Mendoza v. Buo-RIvera : AM P-04-1784 : April 28, 2004 : J. Puno : Second
Division : Resolution
[A.M. NO. P-04-1784.
April 28, 2004]
RENATO R. MENDOZA,
R E S O L U T I O N
This administrative matter against Antonia C. Buo-Rivera, Court
Stenographer III of the Regional Trial Court of Manila, Branch 55, stemmed from
her own letter-complaint1 addressed to the Acting Executive Judge of the Regional Trial Court of Manila
Enrico A. Lanzanas, charging petitioner Renato R. Mendoza, Sheriff of RTC
Manila, Branch 18, with unbecoming behavior for allegedly committing the
1.Shouting huwag kang
maniwala diyan (referring to Rivera),
niloloko ka lang niyan, binobola
ka lang niyan, while she was talking to Eduardo S. Divina, Legal
Researcher of RTC Manila, Branch 18, at the hallway of the 4th floor
of Manila City Hall, on February 5, 2002; andcralawlibrary
nandito na naman iyang putang-inang letseng babaeng iyan (referring to
Ikaw Gerald iwasan mo ang
babaeng iyan at masamang impluwensiya iyan at baka ikaw mabuyo while she
was at the corridor adjacent to the office of RTC Manila, Branch 18, looking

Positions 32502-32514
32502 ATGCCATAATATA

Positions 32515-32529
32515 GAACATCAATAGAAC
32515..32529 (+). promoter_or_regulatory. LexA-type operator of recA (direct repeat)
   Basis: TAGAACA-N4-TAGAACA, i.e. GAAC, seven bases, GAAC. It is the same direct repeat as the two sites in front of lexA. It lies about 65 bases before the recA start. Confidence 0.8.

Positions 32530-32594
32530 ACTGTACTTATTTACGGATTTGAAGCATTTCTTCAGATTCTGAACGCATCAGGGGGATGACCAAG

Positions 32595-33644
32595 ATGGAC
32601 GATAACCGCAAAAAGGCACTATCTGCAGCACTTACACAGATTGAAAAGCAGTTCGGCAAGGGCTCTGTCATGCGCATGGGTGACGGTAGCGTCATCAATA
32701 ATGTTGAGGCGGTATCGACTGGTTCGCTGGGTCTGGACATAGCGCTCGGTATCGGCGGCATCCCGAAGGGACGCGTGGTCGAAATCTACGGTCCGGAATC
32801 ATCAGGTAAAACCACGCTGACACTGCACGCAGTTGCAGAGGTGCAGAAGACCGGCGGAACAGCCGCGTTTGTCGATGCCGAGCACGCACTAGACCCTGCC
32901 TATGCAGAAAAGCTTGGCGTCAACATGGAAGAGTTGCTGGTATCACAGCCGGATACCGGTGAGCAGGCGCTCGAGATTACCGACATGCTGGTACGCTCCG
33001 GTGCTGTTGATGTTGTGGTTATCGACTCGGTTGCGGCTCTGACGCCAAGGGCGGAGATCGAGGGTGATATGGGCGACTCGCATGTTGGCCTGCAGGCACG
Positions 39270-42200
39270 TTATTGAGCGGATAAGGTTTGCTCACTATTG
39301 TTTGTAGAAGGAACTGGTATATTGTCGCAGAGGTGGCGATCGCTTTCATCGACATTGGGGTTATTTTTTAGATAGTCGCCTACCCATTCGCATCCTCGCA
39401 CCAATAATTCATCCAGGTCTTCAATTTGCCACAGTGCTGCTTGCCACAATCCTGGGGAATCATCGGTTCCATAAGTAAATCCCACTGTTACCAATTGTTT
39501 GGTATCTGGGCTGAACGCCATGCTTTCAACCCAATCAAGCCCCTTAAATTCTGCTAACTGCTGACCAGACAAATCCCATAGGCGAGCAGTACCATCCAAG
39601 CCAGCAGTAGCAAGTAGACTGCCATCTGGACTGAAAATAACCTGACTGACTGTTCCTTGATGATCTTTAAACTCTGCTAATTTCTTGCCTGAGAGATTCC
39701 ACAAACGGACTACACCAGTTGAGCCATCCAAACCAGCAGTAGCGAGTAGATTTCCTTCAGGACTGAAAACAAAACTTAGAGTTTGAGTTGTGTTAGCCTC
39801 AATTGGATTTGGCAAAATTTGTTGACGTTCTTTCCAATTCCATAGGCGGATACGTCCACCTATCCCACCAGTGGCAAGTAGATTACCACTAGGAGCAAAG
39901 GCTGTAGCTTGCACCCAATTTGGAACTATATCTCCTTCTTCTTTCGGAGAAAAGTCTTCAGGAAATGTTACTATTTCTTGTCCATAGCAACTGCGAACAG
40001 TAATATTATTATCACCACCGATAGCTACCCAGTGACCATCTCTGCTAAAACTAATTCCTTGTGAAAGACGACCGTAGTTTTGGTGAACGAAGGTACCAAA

for Gerardo M. Capulong, Court Stenographer III of RTC Manila, Branch 18, on
May 15, 2002.
Acting on this letter-complaint, Judge Lanzanas directed Mendoza
to file his comment/answer.2 In his comment/answer,3 Mendoza denied the allegations against him.
He attached the affidavits of Eduardo S. Divina4 and Atty. Carolina Peralta-Comon,5 Branch Clerk of Court of RTC Manila, Branch 18, to attest that the complained
acts did not take place.
attached the joint affidavit of three of Riveras co-employees in RTC Manila,
Branch 55, to prove that Rivera is a known troublemaker and is in a habit of spreading
wild rumors and sowing intrigues.6 Mendoza prayed that the complaint against him be dismissed and that Rivera be
administratively charged for sowing intrigues and making false accusations.7 cralawred
While Judge Lanzanas was conducting an investigation on the
complaint, a formal complaint-affidavit arising from the same alleged acts was
filed by Rivera with the Office of the Court Administrator (OCA) charging
Mendoza with conduct prejudicial to the best interest of the service.8 Judge Lanzanas indorsed the case to the OCA.9 The administrative matter was docketed as A.M. OCA I.P.I. No. 02-1415-P.